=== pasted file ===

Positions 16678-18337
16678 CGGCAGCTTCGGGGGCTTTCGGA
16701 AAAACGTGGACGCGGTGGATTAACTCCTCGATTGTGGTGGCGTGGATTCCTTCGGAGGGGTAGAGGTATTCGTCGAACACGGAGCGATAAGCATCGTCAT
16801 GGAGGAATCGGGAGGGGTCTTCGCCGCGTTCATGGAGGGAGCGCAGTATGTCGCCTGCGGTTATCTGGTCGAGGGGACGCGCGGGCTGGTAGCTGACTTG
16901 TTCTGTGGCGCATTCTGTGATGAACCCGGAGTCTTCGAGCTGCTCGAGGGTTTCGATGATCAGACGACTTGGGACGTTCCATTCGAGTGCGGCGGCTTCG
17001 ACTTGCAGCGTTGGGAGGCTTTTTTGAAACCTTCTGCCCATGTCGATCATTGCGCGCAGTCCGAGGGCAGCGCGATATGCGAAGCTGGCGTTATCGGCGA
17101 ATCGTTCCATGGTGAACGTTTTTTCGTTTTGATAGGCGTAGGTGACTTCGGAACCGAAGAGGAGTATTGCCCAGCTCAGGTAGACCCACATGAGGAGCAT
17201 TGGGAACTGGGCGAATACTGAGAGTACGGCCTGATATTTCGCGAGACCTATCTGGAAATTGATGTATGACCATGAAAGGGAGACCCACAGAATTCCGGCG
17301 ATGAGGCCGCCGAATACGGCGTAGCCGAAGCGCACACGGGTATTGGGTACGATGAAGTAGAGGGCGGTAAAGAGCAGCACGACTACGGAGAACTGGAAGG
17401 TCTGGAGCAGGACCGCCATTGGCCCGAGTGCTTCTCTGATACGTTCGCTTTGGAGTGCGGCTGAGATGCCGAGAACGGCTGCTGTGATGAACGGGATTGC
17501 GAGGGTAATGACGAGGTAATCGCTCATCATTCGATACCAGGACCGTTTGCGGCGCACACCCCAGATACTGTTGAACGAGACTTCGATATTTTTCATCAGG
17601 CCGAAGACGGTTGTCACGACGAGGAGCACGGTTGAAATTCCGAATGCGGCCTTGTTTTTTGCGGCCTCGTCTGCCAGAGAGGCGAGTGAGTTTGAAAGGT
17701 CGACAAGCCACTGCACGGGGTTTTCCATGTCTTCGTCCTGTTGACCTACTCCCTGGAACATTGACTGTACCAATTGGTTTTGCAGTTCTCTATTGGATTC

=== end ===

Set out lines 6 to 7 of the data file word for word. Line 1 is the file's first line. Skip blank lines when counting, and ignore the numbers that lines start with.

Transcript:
17001 ACTTGCAGCGTTGGGAGGCTTTTTTGAAACCTTCTGCCCATGTCGATCATTGCGCGCAGTCCGAGGGCAGCGCGATATGCGAAGCTGGCGTTATCGGCGA
17101 ATCGTTCCATGGTGAACGTTTTTTCGTTTTGATAGGCGTAGGTGACTTCGGAACCGAAGAGGAGTATTGCCCAGCTCAGGTAGACCCACATGAGGAGCAT